Until a friend of mine invited me to tag along on a hiking trip in northern Arizona and southern Utah, I’d never heard of The Wave. But I realized when we arrived that I’d definitely seen photos of this amazing formation, now an internationally known and very popular site. This is why daily visitation has been limited by the Bureau of Land Management, to prevent excessive damage, crowding, and overuse of the area.
If you are willing to take your chances with the permit process, which I’ll describe below, and are able to hike six, mostly easy to moderately difficult miles in desert terrain, I highly recommend a visit to The Wave. Here, I’ll show you photos from my hike, describe the route, the terrain, and a little of the geological history of the area and tell you how to get there once you’ve obtained your permit.
You’ll begin your hike to The Wave by walking up a wash. This wash would eventually lead you into Buckskin Gulch, the world’s longest slot canyon, but you’ll turn off to the right–south/southeast–well before then.
The Trail Towards The Wave Departs From The Wash
But you’re not on a trail for long.
After following the wash for less than a mile, you’ll see a signpost on your right: “Coyote Buttes.” All hikers need a permit to enter this area, whether or not they’re headed for The Wave. And The Wave requires a specific permit, which should be displayed on the backpack of one person in each party.
When you first turn off from the wash, you’ll climb a short but steep, sandy hill, which will get your heart rate going. This and the final climb up a sand dune just before The Wave are the most difficult parts of the hike.
Due to a number of people getting lost in the area, the Bureau of Land Management has amended the material they give out to permit-holders to include GPS coordinates of various points along the route and a photographic map of features to keep an eye out for. If you pay attention to the directions and the terrain, you should have no problem finding The Wave; although, we did still run into people out there who seemed confused.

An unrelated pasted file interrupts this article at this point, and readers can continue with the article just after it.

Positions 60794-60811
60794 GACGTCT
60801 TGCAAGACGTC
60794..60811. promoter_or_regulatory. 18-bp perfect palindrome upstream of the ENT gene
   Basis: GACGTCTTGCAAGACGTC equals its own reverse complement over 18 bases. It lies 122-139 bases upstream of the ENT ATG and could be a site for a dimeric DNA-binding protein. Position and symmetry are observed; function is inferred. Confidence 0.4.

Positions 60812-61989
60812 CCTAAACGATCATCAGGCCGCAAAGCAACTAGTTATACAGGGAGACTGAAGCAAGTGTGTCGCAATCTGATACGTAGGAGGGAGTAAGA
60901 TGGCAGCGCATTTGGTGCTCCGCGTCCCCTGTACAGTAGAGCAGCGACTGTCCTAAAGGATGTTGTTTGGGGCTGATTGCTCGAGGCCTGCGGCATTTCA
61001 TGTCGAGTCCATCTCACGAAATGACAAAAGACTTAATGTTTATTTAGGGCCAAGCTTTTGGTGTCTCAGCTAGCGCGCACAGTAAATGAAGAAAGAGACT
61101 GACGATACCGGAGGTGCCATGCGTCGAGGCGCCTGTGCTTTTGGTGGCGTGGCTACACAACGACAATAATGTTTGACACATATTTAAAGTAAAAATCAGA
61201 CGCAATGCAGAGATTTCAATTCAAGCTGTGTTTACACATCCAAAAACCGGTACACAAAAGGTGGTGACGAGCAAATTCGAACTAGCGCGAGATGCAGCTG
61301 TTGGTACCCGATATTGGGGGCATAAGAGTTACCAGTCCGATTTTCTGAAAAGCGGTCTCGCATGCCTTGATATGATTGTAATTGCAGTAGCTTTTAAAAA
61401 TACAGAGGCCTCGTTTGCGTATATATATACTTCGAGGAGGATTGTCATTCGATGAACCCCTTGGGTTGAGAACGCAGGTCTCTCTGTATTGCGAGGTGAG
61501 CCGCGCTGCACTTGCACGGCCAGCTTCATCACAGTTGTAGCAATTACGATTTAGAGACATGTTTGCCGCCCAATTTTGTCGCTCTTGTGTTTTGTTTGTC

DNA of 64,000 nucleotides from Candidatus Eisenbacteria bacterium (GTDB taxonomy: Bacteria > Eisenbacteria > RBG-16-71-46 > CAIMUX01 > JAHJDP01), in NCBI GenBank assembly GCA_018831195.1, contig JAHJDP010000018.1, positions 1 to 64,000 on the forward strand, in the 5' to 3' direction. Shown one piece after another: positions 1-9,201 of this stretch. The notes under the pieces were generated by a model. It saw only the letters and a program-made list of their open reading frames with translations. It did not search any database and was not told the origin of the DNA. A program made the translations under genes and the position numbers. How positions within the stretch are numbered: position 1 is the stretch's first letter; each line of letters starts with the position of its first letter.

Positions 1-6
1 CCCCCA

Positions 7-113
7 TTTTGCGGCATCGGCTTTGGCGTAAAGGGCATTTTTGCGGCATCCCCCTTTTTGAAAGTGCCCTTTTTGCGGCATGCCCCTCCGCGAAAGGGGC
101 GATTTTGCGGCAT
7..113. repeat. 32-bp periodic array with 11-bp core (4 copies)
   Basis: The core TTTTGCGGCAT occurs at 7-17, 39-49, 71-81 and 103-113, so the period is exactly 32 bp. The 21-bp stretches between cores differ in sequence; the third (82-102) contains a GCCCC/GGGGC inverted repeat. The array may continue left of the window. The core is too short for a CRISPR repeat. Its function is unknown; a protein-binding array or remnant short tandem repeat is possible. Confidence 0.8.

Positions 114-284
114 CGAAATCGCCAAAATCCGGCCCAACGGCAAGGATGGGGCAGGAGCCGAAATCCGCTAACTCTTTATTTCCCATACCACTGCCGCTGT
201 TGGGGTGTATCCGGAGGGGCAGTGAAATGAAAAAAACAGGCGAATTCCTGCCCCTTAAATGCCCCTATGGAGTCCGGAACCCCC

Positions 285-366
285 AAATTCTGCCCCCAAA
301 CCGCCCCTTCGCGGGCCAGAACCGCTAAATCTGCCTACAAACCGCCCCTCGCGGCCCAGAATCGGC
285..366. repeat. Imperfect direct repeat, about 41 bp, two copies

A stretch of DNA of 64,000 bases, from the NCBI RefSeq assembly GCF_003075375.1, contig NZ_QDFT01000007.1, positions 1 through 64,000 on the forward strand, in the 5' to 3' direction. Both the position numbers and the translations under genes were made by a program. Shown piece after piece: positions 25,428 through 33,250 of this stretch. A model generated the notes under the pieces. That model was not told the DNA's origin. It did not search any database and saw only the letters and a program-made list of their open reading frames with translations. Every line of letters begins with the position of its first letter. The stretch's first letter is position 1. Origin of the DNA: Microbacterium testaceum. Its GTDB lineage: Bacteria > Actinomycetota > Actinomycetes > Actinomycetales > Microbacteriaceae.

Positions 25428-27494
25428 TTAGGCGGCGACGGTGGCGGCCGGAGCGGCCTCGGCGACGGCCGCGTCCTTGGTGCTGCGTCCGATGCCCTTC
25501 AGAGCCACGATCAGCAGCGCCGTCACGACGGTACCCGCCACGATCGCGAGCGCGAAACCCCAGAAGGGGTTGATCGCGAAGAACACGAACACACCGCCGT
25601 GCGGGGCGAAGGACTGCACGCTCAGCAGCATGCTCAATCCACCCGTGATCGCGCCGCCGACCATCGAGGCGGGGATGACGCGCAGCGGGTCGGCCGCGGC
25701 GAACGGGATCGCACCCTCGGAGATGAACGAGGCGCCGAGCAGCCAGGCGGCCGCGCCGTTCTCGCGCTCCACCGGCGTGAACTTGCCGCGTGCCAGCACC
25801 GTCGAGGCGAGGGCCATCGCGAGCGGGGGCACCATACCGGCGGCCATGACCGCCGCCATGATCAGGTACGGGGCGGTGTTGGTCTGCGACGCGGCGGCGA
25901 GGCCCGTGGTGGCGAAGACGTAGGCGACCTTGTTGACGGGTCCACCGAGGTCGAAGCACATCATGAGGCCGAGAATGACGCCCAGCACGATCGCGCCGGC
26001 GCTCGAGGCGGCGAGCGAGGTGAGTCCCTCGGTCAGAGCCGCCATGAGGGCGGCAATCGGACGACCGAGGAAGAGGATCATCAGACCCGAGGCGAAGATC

A View Of The Landscape En Route To The Wave
This stark, other-worldly, and amazingly beautiful land also gets extremely hot in the summer. So, if you’re hiking in June, July or August, be sure to start early, carry plenty of water (at least a gallon, I’d say), and wear a wide-brimmed hat.
The Route To The Wave: Sand And Slickrock
With some small, scattered cairns along the way
After a short stretch on a sandy trail, you’ll come to a large area of slick rock, which, when dry, offers very good footing. Here, you’ll no longer be guided by trail but rather by terrain features and, here and there, small cairns. I found these cairns easy to miss and sometimes a bit confusing, but you’ll probably spot most of them if you keep a careful eye out. They really aren’t necessary, though, to find your way.
Head For The Twin Buttes
The BLM instructions will point you to the right of two large … well, I call them rock lumps, but they’re officially called the “Twin Buttes.” They should be pretty easy to identify from the photos on your handout. Still, even if you stray in this area, another major feature in the distance will draw you into the right spot.
,..if you follow directions and pay attention to the map and terrain